What contractors need to know about all the equipment available to them


The underground construction industry is continuously growing, especially as the trend toward residential fiber connectivity surges. And when thinking of the typical equipment needed for these underground installations, many different types of equipment are used for residential fiber. But, vacuum excavators also play an important role.

The versatile vacuum excavator has become a familiar sight on underground utility projects. These portable machines are used for dual purposes on HDD job sites:

  • Damage prevention — Cross bores are one of the biggest industry challenges. Vacuum excavators are used for potholing to help expose and visibly confirm the exact location of buried utilities and verify no damage to existing utility lines occurred, or in some cases watch the drilling head pass the existing utility.
  • Drilling fluid removal — Many areas have tightening restrictions regarding drilling fluids, and vacs can easily clean up sites and help operators contain and properly dispose of drilling fluids. The vacuum capability on the machine is used to remove excess drilling fluid that escapes from boreholes.

Additionally, vacuum excavators come in a variety of shapes and sizes to fit the needs of virtually any HDD job site.

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  • Truck-mounted vacs — These machines can have a compact footprint, best suited for tight job sites often found in urban areas. Some units are designed with capacity to tow and haul other equipment to a job site, helping to reduce costs and space by requiring fewer vehicles on site.
  • Trailer-mounted vacs — These machines are typically a lower investment for contractors, as they can be decoupled from another vehicle freeing up the asset for other uses. This also allows the machine to be more easily moved out of traffic on congested sites.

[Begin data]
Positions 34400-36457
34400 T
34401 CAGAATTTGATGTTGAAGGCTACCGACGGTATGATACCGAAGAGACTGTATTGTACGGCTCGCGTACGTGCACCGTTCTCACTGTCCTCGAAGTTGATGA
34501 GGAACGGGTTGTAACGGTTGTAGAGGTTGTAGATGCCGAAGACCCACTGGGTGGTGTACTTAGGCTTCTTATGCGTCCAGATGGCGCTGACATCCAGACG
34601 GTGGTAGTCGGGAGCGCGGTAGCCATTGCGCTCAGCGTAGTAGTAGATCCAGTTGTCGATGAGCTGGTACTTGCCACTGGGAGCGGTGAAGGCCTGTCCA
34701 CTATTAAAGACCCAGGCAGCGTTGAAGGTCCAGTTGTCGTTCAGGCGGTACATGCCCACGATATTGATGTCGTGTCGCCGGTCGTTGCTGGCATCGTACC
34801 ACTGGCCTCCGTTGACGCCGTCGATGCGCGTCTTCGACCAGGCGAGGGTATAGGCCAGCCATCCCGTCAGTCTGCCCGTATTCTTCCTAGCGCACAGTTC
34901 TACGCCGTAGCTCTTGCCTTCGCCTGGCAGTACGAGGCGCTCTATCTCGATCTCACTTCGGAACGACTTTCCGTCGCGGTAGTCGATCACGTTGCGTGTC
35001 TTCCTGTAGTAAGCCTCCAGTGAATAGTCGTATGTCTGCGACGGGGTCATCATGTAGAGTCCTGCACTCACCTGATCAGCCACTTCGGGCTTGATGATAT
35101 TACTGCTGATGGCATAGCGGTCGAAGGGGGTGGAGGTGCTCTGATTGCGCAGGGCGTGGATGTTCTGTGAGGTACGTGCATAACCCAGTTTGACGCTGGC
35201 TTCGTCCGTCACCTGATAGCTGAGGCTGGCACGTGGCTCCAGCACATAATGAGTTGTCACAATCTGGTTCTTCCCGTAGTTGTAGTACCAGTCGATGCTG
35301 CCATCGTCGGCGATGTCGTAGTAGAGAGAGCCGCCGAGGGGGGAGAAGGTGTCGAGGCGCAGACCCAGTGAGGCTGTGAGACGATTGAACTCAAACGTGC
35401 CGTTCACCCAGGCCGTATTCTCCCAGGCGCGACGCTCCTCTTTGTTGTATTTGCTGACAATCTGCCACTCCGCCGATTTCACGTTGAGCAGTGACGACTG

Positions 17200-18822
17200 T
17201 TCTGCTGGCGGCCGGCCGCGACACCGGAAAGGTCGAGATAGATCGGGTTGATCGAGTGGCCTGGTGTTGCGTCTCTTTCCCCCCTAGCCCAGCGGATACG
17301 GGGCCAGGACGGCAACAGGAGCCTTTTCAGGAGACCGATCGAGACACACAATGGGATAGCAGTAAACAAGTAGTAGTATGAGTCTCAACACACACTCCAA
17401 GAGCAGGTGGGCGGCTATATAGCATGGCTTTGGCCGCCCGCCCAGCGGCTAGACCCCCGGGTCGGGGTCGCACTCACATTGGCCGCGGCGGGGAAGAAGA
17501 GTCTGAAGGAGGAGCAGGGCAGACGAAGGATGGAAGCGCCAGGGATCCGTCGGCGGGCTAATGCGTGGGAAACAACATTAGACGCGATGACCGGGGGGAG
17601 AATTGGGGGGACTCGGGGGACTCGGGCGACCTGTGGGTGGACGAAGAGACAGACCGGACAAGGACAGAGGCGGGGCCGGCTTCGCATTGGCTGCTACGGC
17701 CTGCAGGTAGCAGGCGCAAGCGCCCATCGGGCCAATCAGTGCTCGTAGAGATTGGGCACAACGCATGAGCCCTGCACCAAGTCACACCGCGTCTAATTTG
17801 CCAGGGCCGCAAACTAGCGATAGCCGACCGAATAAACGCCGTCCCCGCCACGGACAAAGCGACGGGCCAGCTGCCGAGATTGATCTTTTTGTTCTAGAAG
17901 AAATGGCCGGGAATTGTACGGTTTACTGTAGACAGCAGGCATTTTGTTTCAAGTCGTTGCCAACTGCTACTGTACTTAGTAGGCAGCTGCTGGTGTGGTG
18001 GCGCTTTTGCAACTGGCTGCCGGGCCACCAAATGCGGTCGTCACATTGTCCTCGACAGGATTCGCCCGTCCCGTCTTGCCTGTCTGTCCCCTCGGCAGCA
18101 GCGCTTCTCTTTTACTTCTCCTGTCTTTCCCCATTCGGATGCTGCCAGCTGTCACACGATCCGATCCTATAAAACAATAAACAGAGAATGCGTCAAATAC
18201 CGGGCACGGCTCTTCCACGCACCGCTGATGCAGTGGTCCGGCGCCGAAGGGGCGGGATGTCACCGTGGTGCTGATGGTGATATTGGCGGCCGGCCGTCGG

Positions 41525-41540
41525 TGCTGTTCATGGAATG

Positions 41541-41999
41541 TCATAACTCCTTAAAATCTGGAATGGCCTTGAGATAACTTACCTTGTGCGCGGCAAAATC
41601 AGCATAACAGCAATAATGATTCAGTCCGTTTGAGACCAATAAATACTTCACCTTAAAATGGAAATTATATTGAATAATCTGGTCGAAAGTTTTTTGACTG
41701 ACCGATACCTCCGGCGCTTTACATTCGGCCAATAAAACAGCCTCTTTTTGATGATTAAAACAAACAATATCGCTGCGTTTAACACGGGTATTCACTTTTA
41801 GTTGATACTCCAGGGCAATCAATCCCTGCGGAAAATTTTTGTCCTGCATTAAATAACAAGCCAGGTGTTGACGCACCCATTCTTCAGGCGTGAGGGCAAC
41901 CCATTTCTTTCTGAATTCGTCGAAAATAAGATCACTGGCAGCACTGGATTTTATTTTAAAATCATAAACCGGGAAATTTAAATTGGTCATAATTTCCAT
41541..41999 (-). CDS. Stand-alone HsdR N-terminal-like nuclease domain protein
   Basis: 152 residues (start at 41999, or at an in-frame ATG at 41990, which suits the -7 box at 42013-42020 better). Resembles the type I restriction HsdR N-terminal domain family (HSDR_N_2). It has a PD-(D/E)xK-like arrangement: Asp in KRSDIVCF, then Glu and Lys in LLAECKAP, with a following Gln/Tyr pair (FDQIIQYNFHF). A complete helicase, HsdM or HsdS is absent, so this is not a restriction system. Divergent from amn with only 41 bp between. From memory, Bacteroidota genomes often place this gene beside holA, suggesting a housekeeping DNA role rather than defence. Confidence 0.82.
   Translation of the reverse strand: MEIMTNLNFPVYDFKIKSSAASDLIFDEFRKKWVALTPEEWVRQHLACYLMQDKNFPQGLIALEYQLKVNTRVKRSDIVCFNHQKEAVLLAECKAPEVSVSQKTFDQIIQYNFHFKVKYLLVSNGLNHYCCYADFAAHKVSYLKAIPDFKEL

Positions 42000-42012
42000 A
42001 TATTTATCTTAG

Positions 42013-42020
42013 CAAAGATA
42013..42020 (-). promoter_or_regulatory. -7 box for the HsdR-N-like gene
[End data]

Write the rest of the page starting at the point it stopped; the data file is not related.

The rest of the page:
Beyond size, contractors and operators must also consider hydro- versus air-excavation techniques when selecting the best vac for a specific job.

  • Hydroexcavation — This technique uses pressurized water which is a more widely accepted form of excavation and can be used in a wide range of soil conditions. Heated water enhances productivity in tight, clay-type solid and can dig in frozen ground conditions. 
  • Air-excavation — This technique allows operators to excavate with compressed air and vacuum dry spoils which can be reused as backfill without the need for disposal. Contractors can save time and money without extra dumping fees, and reduce downtime associated with driving to disposal sites.

The Ditch Witch organization designs vacuum excavators to meet the needs of any job — from truck-mounted excavators for urban utility job sites, to trailer-mounted excavators for elongated projects, and with air- and hydroexcavation capabilities. For more information, visit http://www.ditchwitch.com/vacuum-excavators


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